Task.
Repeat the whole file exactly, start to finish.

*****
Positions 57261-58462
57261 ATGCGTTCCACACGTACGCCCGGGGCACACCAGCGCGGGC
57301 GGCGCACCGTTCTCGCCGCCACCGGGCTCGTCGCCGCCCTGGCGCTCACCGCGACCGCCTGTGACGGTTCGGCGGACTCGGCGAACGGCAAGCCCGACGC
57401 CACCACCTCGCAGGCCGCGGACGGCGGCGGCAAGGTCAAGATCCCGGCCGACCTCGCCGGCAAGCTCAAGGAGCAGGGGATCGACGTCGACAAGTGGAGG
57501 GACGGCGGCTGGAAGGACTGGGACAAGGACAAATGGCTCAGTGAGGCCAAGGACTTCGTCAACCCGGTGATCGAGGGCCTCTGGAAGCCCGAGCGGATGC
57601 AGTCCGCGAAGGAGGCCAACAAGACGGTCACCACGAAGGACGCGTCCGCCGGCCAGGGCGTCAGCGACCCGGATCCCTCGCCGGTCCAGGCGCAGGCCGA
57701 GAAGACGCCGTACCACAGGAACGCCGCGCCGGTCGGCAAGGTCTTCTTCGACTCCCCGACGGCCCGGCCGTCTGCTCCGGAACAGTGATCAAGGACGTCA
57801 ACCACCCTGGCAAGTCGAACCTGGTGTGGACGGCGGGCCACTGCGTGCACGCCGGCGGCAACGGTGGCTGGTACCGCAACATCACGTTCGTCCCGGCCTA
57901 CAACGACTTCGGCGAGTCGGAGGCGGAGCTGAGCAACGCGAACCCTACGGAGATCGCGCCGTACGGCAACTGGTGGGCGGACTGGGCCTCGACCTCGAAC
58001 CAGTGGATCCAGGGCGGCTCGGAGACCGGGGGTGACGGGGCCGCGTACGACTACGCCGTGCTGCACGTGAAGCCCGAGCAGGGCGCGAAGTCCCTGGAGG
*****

Positions 57261-58462
57261 ATGCGTTCCACACGTACGCCCGGGGCACACCAGCGCGGGC
57301 GGCGCACCGTTCTCGCCGCCACCGGGCTCGTCGCCGCCCTGGCGCTCACCGCGACCGCCTGTGACGGTTCGGCGGACTCGGCGAACGGCAAGCCCGACGC
57401 CACCACCTCGCAGGCCGCGGACGGCGGCGGCAAGGTCAAGATCCCGGCCGACCTCGCCGGCAAGCTCAAGGAGCAGGGGATCGACGTCGACAAGTGGAGG
57501 GACGGCGGCTGGAAGGACTGGGACAAGGACAAATGGCTCAGTGAGGCCAAGGACTTCGTCAACCCGGTGATCGAGGGCCTCTGGAAGCCCGAGCGGATGC
57601 AGTCCGCGAAGGAGGCCAACAAGACGGTCACCACGAAGGACGCGTCCGCCGGCCAGGGCGTCAGCGACCCGGATCCCTCGCCGGTCCAGGCGCAGGCCGA
57701 GAAGACGCCGTACCACAGGAACGCCGCGCCGGTCGGCAAGGTCTTCTTCGACTCCCCGACGGCCCGGCCGTCTGCTCCGGAACAGTGATCAAGGACGTCA
57801 ACCACCCTGGCAAGTCGAACCTGGTGTGGACGGCGGGCCACTGCGTGCACGCCGGCGGCAACGGTGGCTGGTACCGCAACATCACGTTCGTCCCGGCCTA
57901 CAACGACTTCGGCGAGTCGGAGGCGGAGCTGAGCAACGCGAACCCTACGGAGATCGCGCCGTACGGCAACTGGTGGGCGGACTGGGCCTCGACCTCGAAC
58001 CAGTGGATCCAGGGCGGCTCGGAGACCGGGGGTGACGGGGCCGCGTACGACTACGCCGTGCTGCACGTGAAGCCCGAGCAGGGCGCGAAGTCCCTGGAGG